Food foraging in the wilds of Hampstead
Hampstead Heath will be scoured for wild herbs
An intrepid group are about to set off in search of edible delights fresh from the Heath, writes Jane Wild
IT may not sound very appetising but the Judas’ ear fungus is something we could all be eating, if only we knew how to recognise it.
The species is just one of the many wild fungi, herbs, berries and other plants that foragers will be learning to recognise on a course on Hampstead Heath this Sunday.
The group will be scouting around the woods, streams and fields, hunting down little-known wild plants that also make a tasty morsel.
A new one-day course entitled Wild Food, it is run by Hampstead’s Gaia Foundation.
Participants will be taken out to discover what can and can’t be gleaned from the land.
Course leader Miles Irving is a former carpenter who has now set up a successful business sourcing wild plants for restaurants such as Jamie Oliver’s Fifteen and celebrity haunt The Ivy.
He said: “I was keen to go the Heath because I’m very interested in the history of it. Some of it goes back a very long way as common land.
“It’s a very good place for wild plants, there’s a great species diversity.”
As a young boy Irving was fascinated by mushrooms and the natural world.
His grandfather passed on a knowledge of fungi to him, and an interest in foraging was born.
His research has included investigation into other cultures who have continuing traditions of eating wild plants.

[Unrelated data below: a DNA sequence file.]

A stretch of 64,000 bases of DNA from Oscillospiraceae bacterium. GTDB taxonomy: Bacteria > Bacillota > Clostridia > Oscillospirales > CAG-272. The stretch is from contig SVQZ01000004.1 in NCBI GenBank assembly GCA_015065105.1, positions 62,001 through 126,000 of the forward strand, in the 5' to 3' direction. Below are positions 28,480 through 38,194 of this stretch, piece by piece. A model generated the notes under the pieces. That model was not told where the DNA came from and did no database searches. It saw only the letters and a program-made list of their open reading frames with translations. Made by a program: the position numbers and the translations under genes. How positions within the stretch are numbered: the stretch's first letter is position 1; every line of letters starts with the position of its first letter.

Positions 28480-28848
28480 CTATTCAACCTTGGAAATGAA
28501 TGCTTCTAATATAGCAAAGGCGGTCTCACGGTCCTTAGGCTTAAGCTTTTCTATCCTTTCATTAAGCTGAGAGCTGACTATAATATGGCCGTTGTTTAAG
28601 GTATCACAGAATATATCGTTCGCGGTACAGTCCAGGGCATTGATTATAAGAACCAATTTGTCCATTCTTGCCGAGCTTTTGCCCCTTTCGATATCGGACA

According to him there are many reasons why we should want to forage.
He said: “It’s our heritage. Ordinary people have always got food from their surroundings and at one time everyone did that.
“Even when people began to buy their food they still took a lot of wild plants to supplement that.
“It’s really normal and we are getting back to that.”
He added: “Cultivated plants are bred for things like size, not amounts of nutrients.
“Nutrient science has shown levels of nutrients in wild plants are better than in cultivated stuff.”
Apart from widely recognised plants such as dandelions and nettles, there are many other edible plants that can be gathered on Hampstead Heath.
Obviously great care must be taken when eating wild plants, but foragers can expect to find a surprising range of edible delights there.
Miles Irving made a recent trip to discover what was available this season.
He said: “I found two different types of wild sorrel up there, and water pepper, which is as hot as hell. The Japanese chop it fine and sprinkle it on sushi.
“There is wild chervil, a popular herb in France with an aniseedy taste, Chequer berries, and lots of mushrooms: wood blewits, common funnel caps, beefsteak fungus and Judas’ ear fungus, which is popular in Chinese cooking.”
After gathering their finds, foragers return to the Gaia Foundation centre where they are shown how to prepare and cook what they’ve found.
Miles Irving said: “If I just say to them, this is a such and such, they are going to forget, whereas if they come back and prepare it, they aren’t just being told about it, they are much more likely to remember because they are using it.”
The demand for places on the course meant that they were all quickly taken, but there are plans for it to run again. Another popular and related course at the centre covers traditional medicine and herbs.
Sarah Carreras, coordinator of the Gaia Foundation’s learning centre, said: “There is so much awareness about sustainable living and climate change now.
“People are more aware, and want to do something.
“Foraging is practical and can be someone’s small way of making a change.”